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Copper, Iron, and Manganese Toxicity in Neuropsychiatric Conditions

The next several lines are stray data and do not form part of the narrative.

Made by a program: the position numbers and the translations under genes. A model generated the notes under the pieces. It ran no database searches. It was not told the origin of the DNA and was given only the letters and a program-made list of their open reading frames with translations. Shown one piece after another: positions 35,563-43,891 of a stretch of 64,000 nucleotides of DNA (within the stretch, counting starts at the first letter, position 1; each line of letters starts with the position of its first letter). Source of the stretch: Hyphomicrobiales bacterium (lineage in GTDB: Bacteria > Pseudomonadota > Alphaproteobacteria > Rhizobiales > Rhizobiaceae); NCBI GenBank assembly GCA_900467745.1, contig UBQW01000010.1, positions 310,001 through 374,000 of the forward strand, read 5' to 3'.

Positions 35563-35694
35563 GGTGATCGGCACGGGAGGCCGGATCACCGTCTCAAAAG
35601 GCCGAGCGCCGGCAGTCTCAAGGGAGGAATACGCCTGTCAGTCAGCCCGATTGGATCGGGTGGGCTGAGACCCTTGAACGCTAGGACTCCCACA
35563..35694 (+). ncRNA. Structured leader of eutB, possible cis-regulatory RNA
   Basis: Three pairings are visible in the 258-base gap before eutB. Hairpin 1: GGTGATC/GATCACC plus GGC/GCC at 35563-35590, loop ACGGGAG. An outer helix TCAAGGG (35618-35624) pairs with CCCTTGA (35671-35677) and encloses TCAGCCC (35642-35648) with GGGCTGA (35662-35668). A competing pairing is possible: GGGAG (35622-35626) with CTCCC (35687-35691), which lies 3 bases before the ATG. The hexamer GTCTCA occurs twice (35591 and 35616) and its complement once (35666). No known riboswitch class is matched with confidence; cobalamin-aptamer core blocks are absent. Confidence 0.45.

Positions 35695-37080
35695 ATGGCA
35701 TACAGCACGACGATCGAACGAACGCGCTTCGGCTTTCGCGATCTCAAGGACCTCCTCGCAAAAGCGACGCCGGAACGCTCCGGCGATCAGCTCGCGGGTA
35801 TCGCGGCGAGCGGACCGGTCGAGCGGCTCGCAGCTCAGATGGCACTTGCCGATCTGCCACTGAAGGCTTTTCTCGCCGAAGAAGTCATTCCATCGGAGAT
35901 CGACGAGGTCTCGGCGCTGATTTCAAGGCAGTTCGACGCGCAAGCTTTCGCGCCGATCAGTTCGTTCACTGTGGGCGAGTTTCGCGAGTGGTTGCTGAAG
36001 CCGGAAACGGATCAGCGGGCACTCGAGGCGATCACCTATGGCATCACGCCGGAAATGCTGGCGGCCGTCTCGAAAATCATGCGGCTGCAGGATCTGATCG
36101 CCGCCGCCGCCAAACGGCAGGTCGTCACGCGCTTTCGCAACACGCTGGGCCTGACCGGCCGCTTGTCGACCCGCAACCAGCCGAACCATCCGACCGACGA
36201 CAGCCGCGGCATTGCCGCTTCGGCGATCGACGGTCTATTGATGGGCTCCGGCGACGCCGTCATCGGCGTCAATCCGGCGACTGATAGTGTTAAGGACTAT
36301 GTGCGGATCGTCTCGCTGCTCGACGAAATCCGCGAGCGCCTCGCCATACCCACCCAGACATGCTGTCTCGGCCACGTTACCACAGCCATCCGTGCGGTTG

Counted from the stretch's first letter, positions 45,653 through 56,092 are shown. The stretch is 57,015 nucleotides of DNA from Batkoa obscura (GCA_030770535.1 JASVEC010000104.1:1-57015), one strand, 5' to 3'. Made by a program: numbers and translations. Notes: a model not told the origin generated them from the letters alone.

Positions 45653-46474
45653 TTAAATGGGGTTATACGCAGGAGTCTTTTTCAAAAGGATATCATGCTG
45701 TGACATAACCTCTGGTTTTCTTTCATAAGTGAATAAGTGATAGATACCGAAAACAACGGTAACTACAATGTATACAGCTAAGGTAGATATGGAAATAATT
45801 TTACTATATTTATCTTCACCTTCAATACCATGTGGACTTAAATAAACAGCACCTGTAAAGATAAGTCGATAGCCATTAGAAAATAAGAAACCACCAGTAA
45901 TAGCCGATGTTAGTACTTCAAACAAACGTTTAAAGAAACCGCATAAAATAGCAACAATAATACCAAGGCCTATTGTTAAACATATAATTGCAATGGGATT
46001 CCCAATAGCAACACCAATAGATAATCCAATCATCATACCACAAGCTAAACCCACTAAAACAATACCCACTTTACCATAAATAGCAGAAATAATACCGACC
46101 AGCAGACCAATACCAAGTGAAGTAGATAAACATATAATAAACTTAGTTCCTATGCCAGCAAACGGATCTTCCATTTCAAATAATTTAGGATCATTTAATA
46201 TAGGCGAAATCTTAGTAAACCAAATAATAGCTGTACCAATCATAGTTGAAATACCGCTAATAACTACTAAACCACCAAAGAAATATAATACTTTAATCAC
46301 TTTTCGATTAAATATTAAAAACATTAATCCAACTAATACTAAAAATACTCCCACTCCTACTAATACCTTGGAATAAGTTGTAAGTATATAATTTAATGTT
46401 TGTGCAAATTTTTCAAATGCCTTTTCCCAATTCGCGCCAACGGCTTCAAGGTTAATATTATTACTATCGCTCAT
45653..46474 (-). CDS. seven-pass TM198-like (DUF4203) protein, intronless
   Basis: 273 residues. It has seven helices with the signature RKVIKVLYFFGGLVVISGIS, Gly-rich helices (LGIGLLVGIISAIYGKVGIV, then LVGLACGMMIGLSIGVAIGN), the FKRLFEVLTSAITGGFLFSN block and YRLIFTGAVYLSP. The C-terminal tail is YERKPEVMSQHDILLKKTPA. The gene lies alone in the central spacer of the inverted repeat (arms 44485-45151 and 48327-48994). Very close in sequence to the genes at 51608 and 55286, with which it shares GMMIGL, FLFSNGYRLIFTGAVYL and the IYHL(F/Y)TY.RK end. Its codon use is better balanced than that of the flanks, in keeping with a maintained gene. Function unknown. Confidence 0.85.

Copper, manganese, and iron are vital elements required for the appropriate development and the general preservation of good health. Additionally, these essential metals play key roles in ensuring proper brain development and function. They also play vital roles in the central nervous system as significant cofactors for several enzymes, including the antioxidant enzyme superoxide dismutase (SOD) and other enzymes that take part in the creation and breakdown of neurotransmitters in the brain. An imbalance in the levels of these metals weakens the structural, regulatory, and catalytic roles of different enzymes, proteins, receptors, and transporters and is known to provoke the development of various neurological conditions through different mechanisms, such as via induction of oxidative stress, increased α-synuclein aggregation and fibril formation, and stimulation of microglial cells, thus resulting in inflammation and reduced production of metalloproteins. In the present review, the authors focus on neurological disorders with psychiatric signs associated with copper, iron, and manganese excess and the diagnosis and potential treatment of such disorders. In this review, the authors described diseases related to these metals, such as aceruloplasminaemia, neuroferritinopathy, pantothenate kinase-associated neurodegeneration (PKAN) and other very rare classical NBIA forms, manganism, attention-deficit/hyperactivity disorder (ADHD), ephedrone encephalopathy, HMNDYT1-SLC30A10 deficiency (HMNDYT1), HMNDYT2-SLC39A14 deficiency, CDG2N-SLC39A8 deficiency, hepatic encephalopathy, prion disease and "prion-like disease", amyotrophic lateral sclerosis, Huntington's disease, Friedreich's ataxia, and depression.

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